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Down 15% in 2022, is it time to jump on Vanguard Australian Shares Index ETF?

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The Vanguard Australian Shares Index ETF (ASX: VAS) has suffered in 2022, just like many other investments.

However, compared to some individual ASX shares and sectors, this exchange-traded fund has fared better with a decline of just 15%. The Xero Limited (ASX: XRO) share price is down 48% and the Vanguard US Total Market Shares Index ETF (ASX: VTS) is down by 19%, as two examples.

The performance of its underlying holdings dictates the performance of an ETF.

For the Vanguard Australian Shares Index ETF, it means names such as BHP Group Ltd (ASX: BHP), Commonwealth Bank of Australia (ASX: CBA), and CSL Limited (ASX: CSL) have the biggest influence.

The VAS ETF tracks the S&P/ASX 300 Index (ASX: XKO), meaning the overall ASX 300 group of shares has fallen by 15%.

The fall in the VAS price means investors with a regular investment plan for this ETF can dollar-cost average at a lower price.

The VAS ETF also has a few attractive features, such as its low management fee of just 0.10%. That’s one of the lowest fees for an investment portfolio focused on ASX shares. Low fees are good because it means more of the investment returns are left in the hands of investors.

Another attractive element is its relatively high dividend yield for an ETF.

Many of the biggest positions in the ETF’s portfolio have quite high dividend yields, such as BHP, CBA, Westpac Banking Corp (ASX: WBC), Australia and New Zealand Banking Group Ltd (ASX: ANZ), National Australia Bank Ltd (ASX: NAB), Fortescue Metals Group Limited (ASX: FMG), and Rio Tinto Limited (ASX: RIO).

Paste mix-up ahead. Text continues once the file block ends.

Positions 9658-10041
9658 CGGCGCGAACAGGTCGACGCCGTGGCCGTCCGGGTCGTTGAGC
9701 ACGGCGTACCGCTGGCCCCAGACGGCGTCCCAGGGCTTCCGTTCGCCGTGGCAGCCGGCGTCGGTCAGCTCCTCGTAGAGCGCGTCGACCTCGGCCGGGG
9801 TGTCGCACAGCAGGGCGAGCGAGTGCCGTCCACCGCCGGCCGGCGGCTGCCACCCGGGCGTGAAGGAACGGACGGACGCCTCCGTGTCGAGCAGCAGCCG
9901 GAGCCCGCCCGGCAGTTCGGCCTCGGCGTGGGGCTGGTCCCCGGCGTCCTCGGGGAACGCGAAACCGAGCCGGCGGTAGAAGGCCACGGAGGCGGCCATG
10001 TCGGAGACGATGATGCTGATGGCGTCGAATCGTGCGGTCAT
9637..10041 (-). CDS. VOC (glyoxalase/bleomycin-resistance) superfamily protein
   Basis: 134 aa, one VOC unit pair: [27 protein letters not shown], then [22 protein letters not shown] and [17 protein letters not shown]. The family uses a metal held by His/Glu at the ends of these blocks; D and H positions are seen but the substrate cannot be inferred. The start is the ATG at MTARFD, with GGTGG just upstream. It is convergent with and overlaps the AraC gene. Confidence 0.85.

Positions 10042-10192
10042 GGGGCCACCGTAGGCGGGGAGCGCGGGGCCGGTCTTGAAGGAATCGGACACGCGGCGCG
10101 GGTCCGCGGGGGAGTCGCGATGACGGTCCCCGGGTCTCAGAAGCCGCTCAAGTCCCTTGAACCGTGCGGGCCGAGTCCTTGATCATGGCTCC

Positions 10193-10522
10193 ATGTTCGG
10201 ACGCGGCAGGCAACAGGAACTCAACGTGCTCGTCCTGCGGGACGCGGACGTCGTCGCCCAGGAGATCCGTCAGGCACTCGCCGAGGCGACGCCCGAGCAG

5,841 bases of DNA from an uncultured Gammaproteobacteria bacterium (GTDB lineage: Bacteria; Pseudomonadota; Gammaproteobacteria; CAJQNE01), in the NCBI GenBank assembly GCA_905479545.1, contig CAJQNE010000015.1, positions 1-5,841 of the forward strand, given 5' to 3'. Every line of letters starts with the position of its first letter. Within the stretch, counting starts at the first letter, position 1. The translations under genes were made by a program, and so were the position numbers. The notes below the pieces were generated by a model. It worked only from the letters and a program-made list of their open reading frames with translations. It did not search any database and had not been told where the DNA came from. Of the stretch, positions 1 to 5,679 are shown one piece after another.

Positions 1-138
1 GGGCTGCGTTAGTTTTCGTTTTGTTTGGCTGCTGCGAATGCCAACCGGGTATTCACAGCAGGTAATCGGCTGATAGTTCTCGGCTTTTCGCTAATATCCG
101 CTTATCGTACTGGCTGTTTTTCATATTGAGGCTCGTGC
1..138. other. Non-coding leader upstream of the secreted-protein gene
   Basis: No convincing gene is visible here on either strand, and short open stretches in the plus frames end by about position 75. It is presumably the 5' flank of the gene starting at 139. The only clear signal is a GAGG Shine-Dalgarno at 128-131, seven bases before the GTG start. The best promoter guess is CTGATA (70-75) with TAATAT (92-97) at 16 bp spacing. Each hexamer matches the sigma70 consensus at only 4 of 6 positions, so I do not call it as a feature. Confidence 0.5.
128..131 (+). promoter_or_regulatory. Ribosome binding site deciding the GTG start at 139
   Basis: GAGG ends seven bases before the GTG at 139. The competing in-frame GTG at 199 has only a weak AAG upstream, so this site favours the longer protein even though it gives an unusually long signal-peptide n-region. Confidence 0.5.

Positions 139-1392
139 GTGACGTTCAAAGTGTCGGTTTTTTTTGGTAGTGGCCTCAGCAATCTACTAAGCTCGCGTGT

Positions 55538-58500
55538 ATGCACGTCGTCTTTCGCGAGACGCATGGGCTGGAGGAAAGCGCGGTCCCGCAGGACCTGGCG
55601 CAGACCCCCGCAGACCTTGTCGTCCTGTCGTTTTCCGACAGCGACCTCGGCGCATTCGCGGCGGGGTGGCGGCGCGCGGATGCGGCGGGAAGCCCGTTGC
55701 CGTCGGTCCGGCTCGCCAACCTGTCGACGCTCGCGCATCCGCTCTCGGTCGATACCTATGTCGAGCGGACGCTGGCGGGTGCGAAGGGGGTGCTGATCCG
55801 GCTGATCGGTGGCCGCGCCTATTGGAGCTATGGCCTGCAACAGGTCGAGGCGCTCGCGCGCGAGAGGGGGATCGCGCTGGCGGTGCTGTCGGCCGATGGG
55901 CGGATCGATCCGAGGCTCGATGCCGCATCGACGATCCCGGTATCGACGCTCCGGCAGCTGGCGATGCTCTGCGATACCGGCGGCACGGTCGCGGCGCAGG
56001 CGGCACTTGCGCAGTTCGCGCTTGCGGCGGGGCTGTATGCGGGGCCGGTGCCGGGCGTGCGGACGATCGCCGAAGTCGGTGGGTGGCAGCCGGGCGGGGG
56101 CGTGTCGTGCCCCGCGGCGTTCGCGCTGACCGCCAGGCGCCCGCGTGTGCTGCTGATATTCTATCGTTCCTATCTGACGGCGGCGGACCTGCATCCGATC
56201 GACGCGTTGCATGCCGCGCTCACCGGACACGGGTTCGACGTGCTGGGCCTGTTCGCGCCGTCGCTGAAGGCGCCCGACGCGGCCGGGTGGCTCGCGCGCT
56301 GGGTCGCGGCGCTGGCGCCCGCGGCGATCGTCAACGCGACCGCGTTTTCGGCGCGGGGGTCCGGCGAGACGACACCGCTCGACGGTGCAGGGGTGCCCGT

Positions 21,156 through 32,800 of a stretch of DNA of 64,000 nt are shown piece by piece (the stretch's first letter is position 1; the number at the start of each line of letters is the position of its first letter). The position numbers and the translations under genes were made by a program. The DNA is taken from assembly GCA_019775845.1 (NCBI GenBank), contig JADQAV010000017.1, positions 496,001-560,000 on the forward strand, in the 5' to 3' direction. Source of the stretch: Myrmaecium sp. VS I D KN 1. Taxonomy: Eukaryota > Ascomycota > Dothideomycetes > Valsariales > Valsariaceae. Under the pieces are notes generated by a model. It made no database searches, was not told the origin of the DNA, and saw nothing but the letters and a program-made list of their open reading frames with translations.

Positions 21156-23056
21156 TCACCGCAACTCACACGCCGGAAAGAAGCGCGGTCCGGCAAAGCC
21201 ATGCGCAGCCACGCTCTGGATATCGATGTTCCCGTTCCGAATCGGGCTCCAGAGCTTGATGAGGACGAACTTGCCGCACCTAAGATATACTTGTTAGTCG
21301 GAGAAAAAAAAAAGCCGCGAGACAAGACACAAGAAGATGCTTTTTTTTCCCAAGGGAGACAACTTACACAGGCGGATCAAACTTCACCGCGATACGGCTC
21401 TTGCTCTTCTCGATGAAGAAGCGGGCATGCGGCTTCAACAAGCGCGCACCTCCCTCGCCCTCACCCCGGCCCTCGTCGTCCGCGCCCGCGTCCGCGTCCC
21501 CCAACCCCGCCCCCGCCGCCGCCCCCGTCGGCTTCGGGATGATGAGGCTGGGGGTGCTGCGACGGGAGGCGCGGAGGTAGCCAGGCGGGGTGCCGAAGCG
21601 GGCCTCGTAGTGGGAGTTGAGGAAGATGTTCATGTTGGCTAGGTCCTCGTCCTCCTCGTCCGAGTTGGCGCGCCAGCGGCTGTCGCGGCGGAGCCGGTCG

These high dividend-paying shares significantly influence the dividend yield of the overall Vanguard Australian Shares Index ETF.

According to Vanguard, the dividend yield of the VAS ETF, excluding franking credits, is 4.1%.

Would I invest in this ETF?

I do like to invest in assets at lower prices, so the current price of this ETF seems better.

However, I personally don’t invest in the Vanguard Australian Shares Index ETF or index funds in general. I’d only want to buy it for my portfolio if there was a painful sell-off for the banks and the large ASX mining shares, as these two areas make up a significant part of the ETF’s holdings.

In my opinion, other ETFs have been sold off more heavily that could make better long-term buys because of the underlying quality, global nature (and therefore bigger addressable market), and higher tech focus. One idea is Betashares Nasdaq 100 ETF (ASX: NDQ), which I recently covered.

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